If there’s anything I know to be true, it’s that every human body is different. That’s right. Everybody and every BODY. There is no human body in the entire world that is the same as yours, not one. There may well be similarities, but there is no denying that everyone is completely unique.
Objectively, that’s a good thing. Everyone is individual and that’s something to be celebrated – which is why it’s all the more painful when an individual, or a group of people, shame you for the body you’re living in. It’s 100% a form of bullying – people intending to humiliate others by making critical comments about the way they look. But body shaming isn’t just humiliating: it can seriously affect your mental health and has been known to lead to depression, body dysmorphia and eating disorders. I’ve faced body shaming many times throughout my life, and have unfortunately succumbed to all of those disorders as a direct result of it.
Put simply, body shaming is one of those cruel and unnecessary things we could all really do without.
The Impact Of Body Shaming
Musician Billie Eilish entered the industry incredibly young, beginning her career aged 14. She made a point of wearing baggy but fun clothes which allowed her to perform and become an incredible artist without comment about her body from the public (or let’s be honest, men).
However, in October 2020, a candid paparazzi photo of Billie in a vest-top went viral, leading to a huge online discourse about her weight. In an interview with Vanity Fair, Billie opened up about her body image, the impact negative comments have had on her life.
“I think that the people around me were more worried about [the photo] than I was, because the reason I used to cut myself was because of my body,” said Billie. “To be quite honest with you, I only started wearing baggy clothes because of my body. If that had happened three years ago, when I was in the midst of my horrible body relationship – or dancing a ton, five years ago, I wasn’t really eating. I was, like, starving myself.”
“I thought that I would be the only one dealing with my hatred for my body,” Billie continued. “But I guess the internet also hates my body. So that’s great.”
To further the conversation, Billie took to her Instagram page and urged people to start “normalising real bodies”. She shared a video from beauty and lifestyle influencer Chizi Duru who said: “Not everybody has a wagon behind them, okay? Guts are normal. They’re normal. Boobs sag, especially after breastfeeding. Instagram isn’t real.”
So what should you do if you’re the one being body shamed? You may not have the mass following of Billie Eilish, but even when it’s just one person doing the shaming, it can desperately hurt. You know that saying, “sticks and stone may break my bones but words will never hurt me”? Yeah, it’s not true.
How to Handle Body Shaming
It’s all very well and good for someone to say “don’t let it get to you”, but unfortunately in reality, hearing or reading negative comments about yourself – about things you can’t really change is enough to wear anyone down. So if you are feeling sad, upset, ashamed or any other negative emotion after being body shamed, don’t beat yourself up about it – everything you’re feeling is rational. It’s how you deal with it that will make a difference to your psyche.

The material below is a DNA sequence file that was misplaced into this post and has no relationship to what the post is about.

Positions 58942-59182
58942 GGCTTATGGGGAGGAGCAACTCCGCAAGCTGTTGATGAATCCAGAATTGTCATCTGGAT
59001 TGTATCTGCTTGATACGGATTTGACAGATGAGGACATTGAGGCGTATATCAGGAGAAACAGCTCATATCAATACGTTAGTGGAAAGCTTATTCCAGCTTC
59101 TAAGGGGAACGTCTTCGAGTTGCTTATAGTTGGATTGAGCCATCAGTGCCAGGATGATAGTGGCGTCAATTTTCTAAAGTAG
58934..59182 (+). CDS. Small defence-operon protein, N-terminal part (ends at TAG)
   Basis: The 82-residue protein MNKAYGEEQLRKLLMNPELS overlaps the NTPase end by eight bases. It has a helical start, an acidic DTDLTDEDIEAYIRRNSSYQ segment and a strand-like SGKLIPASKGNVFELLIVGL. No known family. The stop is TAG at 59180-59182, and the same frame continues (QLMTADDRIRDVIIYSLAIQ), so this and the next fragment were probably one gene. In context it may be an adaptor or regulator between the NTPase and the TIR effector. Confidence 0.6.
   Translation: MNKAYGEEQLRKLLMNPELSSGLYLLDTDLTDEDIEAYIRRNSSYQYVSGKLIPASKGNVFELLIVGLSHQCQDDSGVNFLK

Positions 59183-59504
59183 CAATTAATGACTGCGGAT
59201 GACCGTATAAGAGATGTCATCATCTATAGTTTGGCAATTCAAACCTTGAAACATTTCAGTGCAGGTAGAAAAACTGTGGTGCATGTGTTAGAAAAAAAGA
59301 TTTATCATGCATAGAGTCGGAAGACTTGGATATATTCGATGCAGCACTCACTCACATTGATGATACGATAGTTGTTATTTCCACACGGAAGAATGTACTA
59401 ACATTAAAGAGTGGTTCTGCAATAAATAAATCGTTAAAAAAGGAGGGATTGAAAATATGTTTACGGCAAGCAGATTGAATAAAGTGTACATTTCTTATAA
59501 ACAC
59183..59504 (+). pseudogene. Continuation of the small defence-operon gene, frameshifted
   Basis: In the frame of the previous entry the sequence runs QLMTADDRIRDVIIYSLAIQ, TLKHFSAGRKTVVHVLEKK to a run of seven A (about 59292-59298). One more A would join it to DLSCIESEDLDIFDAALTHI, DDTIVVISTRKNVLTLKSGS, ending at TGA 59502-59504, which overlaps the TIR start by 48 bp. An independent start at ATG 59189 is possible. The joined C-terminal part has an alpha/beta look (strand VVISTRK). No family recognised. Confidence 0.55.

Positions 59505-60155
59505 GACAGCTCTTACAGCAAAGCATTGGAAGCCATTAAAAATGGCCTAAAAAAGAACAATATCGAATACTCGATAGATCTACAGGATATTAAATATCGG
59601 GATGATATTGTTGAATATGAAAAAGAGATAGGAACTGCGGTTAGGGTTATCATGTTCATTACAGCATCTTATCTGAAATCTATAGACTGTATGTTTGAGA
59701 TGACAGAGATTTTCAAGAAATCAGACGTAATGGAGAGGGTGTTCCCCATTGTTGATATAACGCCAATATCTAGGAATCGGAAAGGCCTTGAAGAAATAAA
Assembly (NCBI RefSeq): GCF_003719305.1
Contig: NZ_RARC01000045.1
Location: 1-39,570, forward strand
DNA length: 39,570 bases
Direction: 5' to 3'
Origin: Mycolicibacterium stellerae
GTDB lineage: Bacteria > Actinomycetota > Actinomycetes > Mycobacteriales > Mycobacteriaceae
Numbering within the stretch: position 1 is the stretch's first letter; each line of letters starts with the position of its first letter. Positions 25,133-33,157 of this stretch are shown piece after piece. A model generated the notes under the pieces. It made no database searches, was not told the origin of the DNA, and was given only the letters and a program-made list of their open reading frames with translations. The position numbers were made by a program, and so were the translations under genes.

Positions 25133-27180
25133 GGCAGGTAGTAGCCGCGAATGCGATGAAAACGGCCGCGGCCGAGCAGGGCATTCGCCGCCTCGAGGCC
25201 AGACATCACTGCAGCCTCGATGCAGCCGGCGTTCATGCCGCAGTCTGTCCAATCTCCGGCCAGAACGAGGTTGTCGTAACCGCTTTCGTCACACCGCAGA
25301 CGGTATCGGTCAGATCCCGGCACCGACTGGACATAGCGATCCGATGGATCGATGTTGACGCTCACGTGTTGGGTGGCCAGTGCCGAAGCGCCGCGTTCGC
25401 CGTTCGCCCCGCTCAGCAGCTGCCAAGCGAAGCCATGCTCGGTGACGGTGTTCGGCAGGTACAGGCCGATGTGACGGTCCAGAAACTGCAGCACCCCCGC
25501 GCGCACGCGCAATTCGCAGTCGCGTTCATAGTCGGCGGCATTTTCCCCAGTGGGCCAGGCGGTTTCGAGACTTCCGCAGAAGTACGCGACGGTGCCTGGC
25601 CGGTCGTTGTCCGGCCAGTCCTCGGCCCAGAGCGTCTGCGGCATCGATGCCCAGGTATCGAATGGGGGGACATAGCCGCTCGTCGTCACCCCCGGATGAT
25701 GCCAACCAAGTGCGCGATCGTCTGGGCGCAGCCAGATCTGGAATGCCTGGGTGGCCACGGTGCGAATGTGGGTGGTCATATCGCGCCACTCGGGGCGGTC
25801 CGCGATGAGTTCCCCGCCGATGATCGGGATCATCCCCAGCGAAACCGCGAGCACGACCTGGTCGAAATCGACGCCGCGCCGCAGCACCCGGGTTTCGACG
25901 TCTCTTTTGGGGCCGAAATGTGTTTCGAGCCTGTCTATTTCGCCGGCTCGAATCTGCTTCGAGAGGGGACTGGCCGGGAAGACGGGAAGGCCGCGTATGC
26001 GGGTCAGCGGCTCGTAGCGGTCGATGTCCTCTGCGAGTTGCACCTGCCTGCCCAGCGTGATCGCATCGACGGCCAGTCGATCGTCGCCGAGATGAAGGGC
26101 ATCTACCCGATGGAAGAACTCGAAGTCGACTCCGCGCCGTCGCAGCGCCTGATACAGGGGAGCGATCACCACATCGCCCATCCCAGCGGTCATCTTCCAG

Despite being a terrible thing to do, people will always be prone to criticising the appearances of others. So whether it’s targeted, long-term body shaming, or a random throwaway comment (both of which are valid), here are some ways to deal with it mentally.
#1 Be Kind To Yourself
Sorry, I know that’s vague, broad and quite cliché. However, if you’re bearing the brunt of shaming comments, then you need to bring the kindness to yourself. This can look like positive affirmations whenever you begin feeling low, or buying yourself a little treat just because. Most of all, take care of yourself. Don’t let comments drive you to restrict, or change anything about yourself. Imagine you are looking after a friend and apply that behaviour to yourself.
#2 Do The Things That Make You Feel Good
It’s easy to hear or read a comment and begin to spiral, with only those words echoing through your mind. Take this opportunity to distract yourself and do something that makes you sparkle. This can be something like dancing, writing, reading or just binge-watching something. Sad thoughts will permeate the longer you let them, so shake them off as soon as possible.
#3 Be The Change
It’s horrible to take the brunt of a body shaming comment. Don’t feed into it by commenting on anyone else’s appearance. Compliment people in a different way, for example: “Your laugh is contagious” or “I can be myself around you”. Everyone needs to do better to build each other up without focusing on body image, and that change can start with you.
#4 Remind Yourself Of Your Worth
However much social media tries to tell you otherwise, we are all more than our bodies. More than our clothes size, our faces, our teeth. Sorry to slam another cliché down your throat, but it really is what’s inside that counts. All that you do makes up all that you are – and a spiteful comment does not diminish that.
#5 Seek Support
If you’re doing the above and it’s either not helpful and your mental health is getting worse, please consider asking for help. This can be a friend, parent or professional – you can see some resources here. I’m asking you to reach out before things reach a critical point, because once that damage is done, it can take a long time to resolve. Don’t let someone whose M.O is to hurt someone’s feelings change the course of your life.
Have you ever experienced body shaming? How did you deal with it?